- In Ro.Te.O, Satoshi (aka Uriel) is one. So far, he's only chosen to talk when voicing Daichi — a protagonist in the Show Within A Web Serial Novel.
- Chief Bromden in One Flew Over the Cuckoo's Nest pretends to be deaf and mute, and thus is privy to some of the ward's dirtiest secrets. In the film version, he only begins speaking when he thanks McMurphy for offering him a piece of gum, and even then very infrequently.
- The young adult novel Robins Country centers around Dummy/Richard's learning to speak. He is this for most of the book after Marion discovers he is not actually The Voiceless (he sometimes talks in his sleep).
- The Saga of the People of Laxardal: Melkorka, an Irish princess, pretends to be mute after she is taken captive and enslaved at the age of fifteen. Hoskuld buys her and brings her to Iceland, where she gives birth to Hoskuld's child. When the boy is two years old, Hoskuld overhears her talking Irish with her son, and finally gets her whole story out of her.
- Nastya Kashnikov or Emily Ward, of The Sea Of Tranquility, stopped talking except only in the presence of Josh after undergoing a violent assault, and regains her voice, along with true name, after she understands and accepts that her musical career is forever ruined after her hand has been destroyed by the attack.
- The Secret of Crickley Hall: In 1943 Magda Cribben, with brother Augustus, brutalised several Blitz Evacuees. Following Augustus's crazed murder of most of them, and her own co-murder of young tutor Nancy Linnet, Magda spends most of the next sixty-odd years in silence.
- In Sisters of the Vast Black, The Reverend Mother took a vow of silence before the start of the story. She breaks it at the end.
- In Tobacco Road, Pearl is willing to talk only with her mother Ada, and even then uses few words. Jeeter reflects that Ada herself used to not speak to him.
- Ben from the book The White Giraffe is less selective, but still only speaks to his parents, and his new friend Martine. The other students don't believe he can talk at all. In the second book, he opens up a bit more, and everyone is shocked that he talks.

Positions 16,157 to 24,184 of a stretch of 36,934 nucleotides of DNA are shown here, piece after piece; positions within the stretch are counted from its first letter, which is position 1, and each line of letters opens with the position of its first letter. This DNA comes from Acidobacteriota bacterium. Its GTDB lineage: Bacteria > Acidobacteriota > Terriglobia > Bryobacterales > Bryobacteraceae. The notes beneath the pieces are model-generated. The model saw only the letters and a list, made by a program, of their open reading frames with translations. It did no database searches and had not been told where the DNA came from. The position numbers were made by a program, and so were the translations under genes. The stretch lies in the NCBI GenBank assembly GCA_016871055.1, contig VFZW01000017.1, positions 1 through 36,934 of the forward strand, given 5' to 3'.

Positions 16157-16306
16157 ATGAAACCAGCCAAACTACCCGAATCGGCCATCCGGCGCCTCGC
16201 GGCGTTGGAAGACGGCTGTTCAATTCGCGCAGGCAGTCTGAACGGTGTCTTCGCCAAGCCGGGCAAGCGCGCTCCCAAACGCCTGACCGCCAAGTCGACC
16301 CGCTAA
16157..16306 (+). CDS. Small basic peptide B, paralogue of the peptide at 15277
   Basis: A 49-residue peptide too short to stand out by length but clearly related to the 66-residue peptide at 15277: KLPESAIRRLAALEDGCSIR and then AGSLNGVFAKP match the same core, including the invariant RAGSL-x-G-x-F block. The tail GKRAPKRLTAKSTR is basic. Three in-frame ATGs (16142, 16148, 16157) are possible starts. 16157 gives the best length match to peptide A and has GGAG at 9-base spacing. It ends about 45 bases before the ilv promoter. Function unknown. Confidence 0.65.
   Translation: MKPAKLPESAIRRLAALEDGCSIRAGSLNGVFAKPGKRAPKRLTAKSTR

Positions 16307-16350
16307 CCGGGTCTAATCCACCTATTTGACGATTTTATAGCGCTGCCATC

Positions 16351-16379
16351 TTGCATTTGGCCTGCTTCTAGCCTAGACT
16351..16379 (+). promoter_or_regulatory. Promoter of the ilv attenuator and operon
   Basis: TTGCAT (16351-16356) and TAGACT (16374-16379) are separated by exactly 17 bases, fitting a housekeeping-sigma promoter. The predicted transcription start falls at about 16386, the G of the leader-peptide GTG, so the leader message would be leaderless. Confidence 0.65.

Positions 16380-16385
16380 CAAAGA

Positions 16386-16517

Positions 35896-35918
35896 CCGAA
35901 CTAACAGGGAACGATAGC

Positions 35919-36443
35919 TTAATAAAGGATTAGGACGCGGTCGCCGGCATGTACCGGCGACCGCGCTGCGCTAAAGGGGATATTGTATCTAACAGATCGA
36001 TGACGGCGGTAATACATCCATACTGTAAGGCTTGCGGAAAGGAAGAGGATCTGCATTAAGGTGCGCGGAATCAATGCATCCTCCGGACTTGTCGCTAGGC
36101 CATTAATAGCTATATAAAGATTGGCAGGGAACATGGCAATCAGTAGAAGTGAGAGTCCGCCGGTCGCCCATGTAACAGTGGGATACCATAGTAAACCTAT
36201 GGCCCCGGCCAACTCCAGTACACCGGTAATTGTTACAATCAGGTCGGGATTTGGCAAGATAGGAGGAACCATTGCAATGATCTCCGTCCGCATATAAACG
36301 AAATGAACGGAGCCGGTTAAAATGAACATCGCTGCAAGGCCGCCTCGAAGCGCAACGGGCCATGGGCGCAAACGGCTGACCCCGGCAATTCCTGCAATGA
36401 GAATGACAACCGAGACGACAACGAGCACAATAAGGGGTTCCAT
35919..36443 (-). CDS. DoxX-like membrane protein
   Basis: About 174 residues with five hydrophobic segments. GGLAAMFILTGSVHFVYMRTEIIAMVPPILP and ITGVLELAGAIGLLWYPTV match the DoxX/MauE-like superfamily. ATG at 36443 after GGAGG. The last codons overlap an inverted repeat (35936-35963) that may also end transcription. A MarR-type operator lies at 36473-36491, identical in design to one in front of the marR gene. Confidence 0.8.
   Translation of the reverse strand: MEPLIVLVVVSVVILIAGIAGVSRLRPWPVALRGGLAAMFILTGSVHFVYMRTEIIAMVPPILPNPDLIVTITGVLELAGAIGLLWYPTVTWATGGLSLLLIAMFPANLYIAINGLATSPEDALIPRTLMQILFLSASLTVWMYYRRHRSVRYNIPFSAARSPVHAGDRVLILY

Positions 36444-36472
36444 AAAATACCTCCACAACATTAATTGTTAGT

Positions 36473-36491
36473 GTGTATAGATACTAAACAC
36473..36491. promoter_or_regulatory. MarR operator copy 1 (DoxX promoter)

- Maxi "Tippkick" Maximilian from the German children's book series The Wild Soccer Bunch and their movie adaptation series Die wilden Kerle. He doesn't talk unless he deems it absolutely necessary, usually in order to help his friends. It becomes a major plot point in his story arc, when an anxiety attack makes him genuinely unable to speak but no one notices.
- Charles Wallace was this as a child in A Wrinkle in Time. By the time of the later books, he has grown out of it.
- In All in the Family episode "Mike's Hippie Friends Come to Visit", the beautiful hippie girl Robin believes that words are "a waste of time" and therefore only speaks with her eyes.
- Babylon 5: The Lumati ambassador at first does not speak to Ivanova in their trade negotiations (but remains completely silent and communicates through the aide who accompanies him and with whom he has some sort of mental link), due to a belief in not directly speaking to "inferior" species. When he is convinced humans are on an equal level with them, he then does speak directly.
- Lord Whiteadder in the Blackadder II episode "Beer" has taken a vow of silence, which he breaks near the end of the episode.
Lord Percy: A vow of silence? That's quite an interesting thing. (beat) Tell me about it?
- De Vloek Van Manege Pegasus: Lucy communicates only with nods for the first three episodes, leading everyone to assume that she is The Speechless. Eventually, she is forced to talk after Nena blames her for spreading rats at the farm and forces her to leave. After revealing that she can talk just fine, she claims that she just didn't know what to say before.
- Curb Your Enthusiasm: In "Vow of Silence", Larry meets a man who's taken a temporary vow of silence for spiritual reasons, to Larry's mingled amusement and annoyance. Larry and Jeff being Larry and Jeff, they push him to the point that he reams them out in public and reveals compromising information about them.